HOW LITTLE WE KNOW ABOUT UGANDA.
Uganda has a record of four constitutions since independence, and one of them was called the Pigeon Hole constitution. I was seated in class, part of about 50 other law students when the lecturer asked, “why was the 1966 constitution called the Pigeon Hole Constitution?
One student explained that the Members of the Parliament met in a pigeon hole to discuss the constitution, another said that during the 1960’s the pigeon car( he meant the Peugeot car) was very popular and since most of the Members of Parliament used to drive these French cars, the constitution they passed earned the name Pigeon Hole inevitably.
What was so hilarious was that these ridiculous answers were being given by forth year law students who studied constitutional law in their first year of school. My face hang low, I was totally embarrassed because even I did not know why the constitution was called Pigeon Hole. It is impossible for MPs to meet in a pigeon Hole because the thing is so small, it can only accommodate a document. And to say that the constitution got its name from a car brand is equally hilarious. I recount that classroom experience because it was the inspiration of this write up.
Why do we know so little about our history? When you find educated adults who have no idea about their past, then you know something is totally wrong. I do not agree with the compulsory patriotism training the Parliament wants to impose on all Ugandans, you simply cannot impose love for one’s nation. But seriously Ugandans, this is our country. We ought to love it. We hate the government and all the leaders who trade souls for money every day, but we cannot afford to hate our home Uganda.
The documentation of History is important, very important and one safe place to document such history is in our memory. George Orwell explores the dangers of nation without a history in his book 1984 and he tells us how such a nation is fertile ground for dictatorship. If we know nothing about our history, then the current government has leverage to lie to us and convince us that Uganda has never known better, that we should sing praises and be grateful for what the government is doing.
What is the government doing anyway, when every day six women die in Uganda trying to bring forth life, what is the government doing when our children have no education, when the populace is dying of malnutrition in a country that is called the food basket of east Africa?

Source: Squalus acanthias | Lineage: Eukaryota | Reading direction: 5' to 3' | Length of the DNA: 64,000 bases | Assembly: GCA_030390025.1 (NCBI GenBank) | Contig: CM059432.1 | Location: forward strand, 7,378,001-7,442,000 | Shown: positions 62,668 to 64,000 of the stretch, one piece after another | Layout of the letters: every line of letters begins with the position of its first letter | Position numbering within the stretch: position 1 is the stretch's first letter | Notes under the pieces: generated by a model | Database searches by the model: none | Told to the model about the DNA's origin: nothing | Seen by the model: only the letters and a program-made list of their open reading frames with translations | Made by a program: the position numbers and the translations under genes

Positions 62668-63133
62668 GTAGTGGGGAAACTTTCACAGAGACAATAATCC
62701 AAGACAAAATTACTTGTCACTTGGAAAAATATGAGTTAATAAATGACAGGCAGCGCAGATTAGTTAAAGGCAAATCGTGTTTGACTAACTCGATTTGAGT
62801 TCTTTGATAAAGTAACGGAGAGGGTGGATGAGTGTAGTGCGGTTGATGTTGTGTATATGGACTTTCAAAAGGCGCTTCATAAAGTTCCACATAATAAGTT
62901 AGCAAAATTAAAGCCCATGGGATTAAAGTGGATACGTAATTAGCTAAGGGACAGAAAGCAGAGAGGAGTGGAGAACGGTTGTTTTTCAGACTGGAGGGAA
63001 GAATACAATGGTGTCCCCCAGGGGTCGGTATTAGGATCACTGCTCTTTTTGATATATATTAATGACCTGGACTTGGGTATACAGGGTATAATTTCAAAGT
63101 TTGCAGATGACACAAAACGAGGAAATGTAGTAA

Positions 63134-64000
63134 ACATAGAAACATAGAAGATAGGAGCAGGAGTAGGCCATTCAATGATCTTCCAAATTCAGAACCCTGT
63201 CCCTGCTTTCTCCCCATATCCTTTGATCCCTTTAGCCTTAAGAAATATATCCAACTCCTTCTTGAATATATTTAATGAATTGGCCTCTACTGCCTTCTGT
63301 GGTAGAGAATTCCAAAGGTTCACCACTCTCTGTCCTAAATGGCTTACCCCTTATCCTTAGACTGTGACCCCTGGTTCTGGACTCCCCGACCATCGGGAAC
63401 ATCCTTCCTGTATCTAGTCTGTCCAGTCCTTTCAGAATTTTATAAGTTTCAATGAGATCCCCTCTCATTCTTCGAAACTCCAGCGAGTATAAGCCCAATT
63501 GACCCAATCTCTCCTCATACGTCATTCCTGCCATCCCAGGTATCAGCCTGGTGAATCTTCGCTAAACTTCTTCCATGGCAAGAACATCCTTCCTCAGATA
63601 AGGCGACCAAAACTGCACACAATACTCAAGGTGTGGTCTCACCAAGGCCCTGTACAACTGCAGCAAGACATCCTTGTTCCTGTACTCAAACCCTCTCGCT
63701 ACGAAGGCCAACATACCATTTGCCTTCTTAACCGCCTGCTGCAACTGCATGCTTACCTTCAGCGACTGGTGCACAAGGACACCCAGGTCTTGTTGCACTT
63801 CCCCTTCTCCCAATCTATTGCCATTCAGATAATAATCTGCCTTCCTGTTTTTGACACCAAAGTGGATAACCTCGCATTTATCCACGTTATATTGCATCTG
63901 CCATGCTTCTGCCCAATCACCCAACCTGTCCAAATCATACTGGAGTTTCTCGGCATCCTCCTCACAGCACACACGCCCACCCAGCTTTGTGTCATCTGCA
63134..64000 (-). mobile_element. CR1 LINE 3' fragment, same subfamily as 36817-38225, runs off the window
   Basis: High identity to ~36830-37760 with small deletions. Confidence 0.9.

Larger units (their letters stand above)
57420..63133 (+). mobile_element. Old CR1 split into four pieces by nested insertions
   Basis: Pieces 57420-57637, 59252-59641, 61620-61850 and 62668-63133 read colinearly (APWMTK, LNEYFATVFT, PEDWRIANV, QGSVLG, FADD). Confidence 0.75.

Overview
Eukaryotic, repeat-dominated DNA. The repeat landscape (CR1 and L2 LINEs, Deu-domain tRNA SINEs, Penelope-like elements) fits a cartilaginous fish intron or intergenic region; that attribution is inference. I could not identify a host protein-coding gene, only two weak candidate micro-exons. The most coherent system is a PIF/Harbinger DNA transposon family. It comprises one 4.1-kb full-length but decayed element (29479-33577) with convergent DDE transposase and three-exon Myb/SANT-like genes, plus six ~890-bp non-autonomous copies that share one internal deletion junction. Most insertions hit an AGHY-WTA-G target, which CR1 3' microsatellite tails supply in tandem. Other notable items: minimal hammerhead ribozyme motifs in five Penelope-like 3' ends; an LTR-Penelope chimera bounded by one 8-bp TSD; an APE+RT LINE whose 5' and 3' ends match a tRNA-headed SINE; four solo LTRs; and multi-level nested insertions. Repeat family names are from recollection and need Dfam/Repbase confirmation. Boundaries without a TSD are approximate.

What will inform your rage at all these abuses when you do not know your history? If you knew that during Obote’s regime education was valued and teachers were paid handsomely to offer quality education to the masses, you would join the teachers as they strike for a raise. During one of the demonstrations a teacher carried a placard saying, “God looked at my work and he was pleased, he looked at my salary and he cried.”
If you knew your history you would be so mad that we even have malnutrition in a country that boosts to host the source of the Nile, a country within the Albertine region with fertile soils and good climate. Once upon a time, the government used to provide essential foods such as milk, and margarine to each and every family and the government was concerned about disaster preparedness that it was mandatory for every homestead to have a granary (food store). But today 60% of Ugandan children die every year as a result of malnutrition.
Who is to blame for our ignorance about Ugandan History”? I say it is you and I. writers and Artists have great influence in preserving history. When I read Half of a yellow sun by Chimamanda Ngozi, I felt guilty that I have not contributed to documentation of my country’s history. To write about a History you did not immediately experience and yet be able to give it such emotional quality, such real photographic existence, is a skill that deserves acclaim. After reading that book, I realized that you do not need to have been there when History happened, all you need to do is to ask those who were there and write the history they did not.
No one is pointing fingers here; we are all guilty for negligently giving away our history and even letting foreigners write our history. I remember painfully enjoying Andrew Rice’s book, The teeth may smile but the heart does not forget. That man wrote so beautifully about Uganda, told a story so awakening about the realities of the early 90’s but I was so jealous that it had to be a white man to tell me my History. I hope you and I begin to actively tell our history, write our history and even read about it. We ought to know where we are coming from to boldly influence our present realities and future aspirations.